Local partners help Durham Tech students access technology during COVID-19
Several community organizations partnered with Durham Tech in recent weeks to help students get access to technology needed for classwork.
After Stay-At-Home orders began across the state in mid-March, Durham Tech created a new form for students with technology needs. Hundreds have been helped through the collaboration between the College and community partners.
Kramden Institute, Triangle E-Cycling, and the Coastal Credit Union Foundation, made it possible for Durham Tech to provide 215 laptops to students in need.
“The fact is that these students did not sign up for online classes and are trying their best to complete them while also facing loss of income, layoffs, COVID-19 anxieties, and new roles with their K-12 kids or younger siblings,” said Erin Riney, Director of Student Engagement at Durham Tech. “We were very fortunate to find willing community partners and timely donations to remove a barrier and stress with no strings attached or hoops to jump through.”
Since the College resumed remote instruction on March 30, more than 94 percent of curriculum classes have been transitioned to online.
Desiree White, a current Durham Tech student, said she didn’t know what she would’ve done without this support.
“I’m so thankful for the laptop. Otherwise I would’ve tried to do all my classwork on my phone,” White said. “I don’t have a job now because of the coronavirus and I have other bills to pay so I could not afford to buy a laptop. Durham Tech is definitely looking out for students, and I’m so appreciative.”
Kramden Institute and Triangle E-Cycling are both non-profit organizations that refurbish used computers and give them to individuals and families in need. Kramden provided Durham Tech with 175 laptops at a largely discounted price and Triangle E-Cycling provided 40 laptops, also significantly reduced.
“I am so overwhelmed and grateful. This means more than you know. I was so worried about how I was going to complete this course because I need a laptop in order to get my nursing degree. I can't believe it.” - Anonymous Student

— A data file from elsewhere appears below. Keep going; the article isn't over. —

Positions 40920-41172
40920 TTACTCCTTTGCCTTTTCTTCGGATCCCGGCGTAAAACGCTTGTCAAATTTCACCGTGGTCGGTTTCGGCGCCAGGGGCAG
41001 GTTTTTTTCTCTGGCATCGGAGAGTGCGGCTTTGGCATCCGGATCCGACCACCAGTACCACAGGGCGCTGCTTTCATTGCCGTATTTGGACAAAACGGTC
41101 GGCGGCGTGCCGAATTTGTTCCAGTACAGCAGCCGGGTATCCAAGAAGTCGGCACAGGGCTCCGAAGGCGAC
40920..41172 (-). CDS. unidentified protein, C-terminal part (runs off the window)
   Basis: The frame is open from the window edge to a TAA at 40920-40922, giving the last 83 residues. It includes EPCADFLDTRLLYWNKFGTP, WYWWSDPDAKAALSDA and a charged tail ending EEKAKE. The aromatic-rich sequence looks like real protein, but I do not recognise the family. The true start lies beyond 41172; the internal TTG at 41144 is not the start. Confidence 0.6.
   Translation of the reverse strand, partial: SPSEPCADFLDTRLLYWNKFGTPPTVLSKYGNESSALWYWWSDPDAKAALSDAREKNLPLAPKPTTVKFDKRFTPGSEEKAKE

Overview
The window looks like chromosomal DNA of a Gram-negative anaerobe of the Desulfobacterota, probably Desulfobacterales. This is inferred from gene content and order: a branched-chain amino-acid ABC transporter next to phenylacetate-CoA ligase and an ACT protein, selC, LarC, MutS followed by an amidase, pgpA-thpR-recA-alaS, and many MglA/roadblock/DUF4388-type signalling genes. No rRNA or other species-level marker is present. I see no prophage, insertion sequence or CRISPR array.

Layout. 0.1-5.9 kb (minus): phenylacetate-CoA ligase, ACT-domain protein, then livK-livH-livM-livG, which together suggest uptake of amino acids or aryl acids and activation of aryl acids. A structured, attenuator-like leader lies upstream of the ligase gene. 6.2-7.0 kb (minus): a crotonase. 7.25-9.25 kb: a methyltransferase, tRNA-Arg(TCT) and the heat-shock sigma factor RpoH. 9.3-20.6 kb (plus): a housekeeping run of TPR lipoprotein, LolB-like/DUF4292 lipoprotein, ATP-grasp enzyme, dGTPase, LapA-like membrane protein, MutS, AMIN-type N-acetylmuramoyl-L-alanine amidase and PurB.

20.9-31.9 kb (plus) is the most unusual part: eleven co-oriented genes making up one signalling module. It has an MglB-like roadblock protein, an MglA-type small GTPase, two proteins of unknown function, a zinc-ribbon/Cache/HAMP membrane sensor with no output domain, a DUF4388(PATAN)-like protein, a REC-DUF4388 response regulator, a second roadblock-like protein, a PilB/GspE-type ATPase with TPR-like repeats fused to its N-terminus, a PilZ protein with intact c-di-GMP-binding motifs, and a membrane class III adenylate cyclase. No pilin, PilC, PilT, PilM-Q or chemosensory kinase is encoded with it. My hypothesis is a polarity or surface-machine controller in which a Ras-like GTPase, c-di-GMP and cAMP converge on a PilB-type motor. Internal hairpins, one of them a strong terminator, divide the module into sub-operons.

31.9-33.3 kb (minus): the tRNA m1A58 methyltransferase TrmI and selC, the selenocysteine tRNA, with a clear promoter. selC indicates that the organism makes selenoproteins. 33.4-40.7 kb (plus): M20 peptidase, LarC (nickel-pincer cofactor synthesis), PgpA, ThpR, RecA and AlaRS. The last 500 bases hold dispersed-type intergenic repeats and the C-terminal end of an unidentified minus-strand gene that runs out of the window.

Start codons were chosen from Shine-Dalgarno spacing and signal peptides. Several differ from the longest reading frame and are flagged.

“I am so glad that our team could help these students the best way we know how to,” said Alex Thomas, Director of Tech Operations at Triangle E-Cycling. “The last thing any student or parent should have to worry about right now is whether or not they will be able to do their classes due to not having safe computer access while social distancing.”
A generous grant from the Coastal Credit Union Foundation and emergency funds from the Durham Tech Foundation were used to offset the cost of all laptops and shipping. Additional technology items were also purchased, including keyboards, headsets, webcams, power cords, and Microsoft Office 365 software.
“Thanks to the timely support of community partners like Coastal Credit Union, the Durham Tech Foundation has been able to provide immediate help to our highest need students,” said Melissa Chappell, Executive Director of the Durham Tech Foundation.
Riney said students were surprised to hear they will not have to return the laptops after the COVID-19 period ends.
“We are giving these laptops to students as an investment in their continued education and success,” Riney said. “They’ve put in eight weeks of hard work, and we don’t want them to lose that or their momentum. Our students are the College, and their success is our success.”
“You’re going to make me cry. I thought I was going to have withdraw. This is so helpful.” - Anonymous Student
Riney added that cross-department collaboration within the College also played a large role.
“Library technicians were calling students to verify mailing addresses, financial aid personnel assisted with verifying criteria, and an Equity and Inclusion staff member helped secure donations and process applications,” she said. “It was truly a college-wide effort to serve our high-need students.”
Maggie West, Coordinator of Student Wellness and Basic Needs at Durham Tech, also played a crucial role in connecting students to resources. Her position was funded by the Bank of America Neighborhood Builders grant, which was awarded to Durham Tech in November.
“This newly developed position could not have started at a better time,” Riney said. “Maggie immediately utilized her extensive community connections to get a critical program up and running in no time, and all during only her second week of work at Durham Tech.”
Nearly 300 students have submitted requests for technology since March 15, so there is still a need to be met. The Durham Tech Foundation continues to cultivate new and current donors to find more funding and laptops.
Durham Tech is also providing other assistance like food and virtual counseling services.
The Foundation has purchased 115 Food Lion gift cards, which provided hunger relief to 102 households to date.
To make a donation to the Emergency Financial Assistance or Food Pantry fund, please visit the Durham Tech Foundation.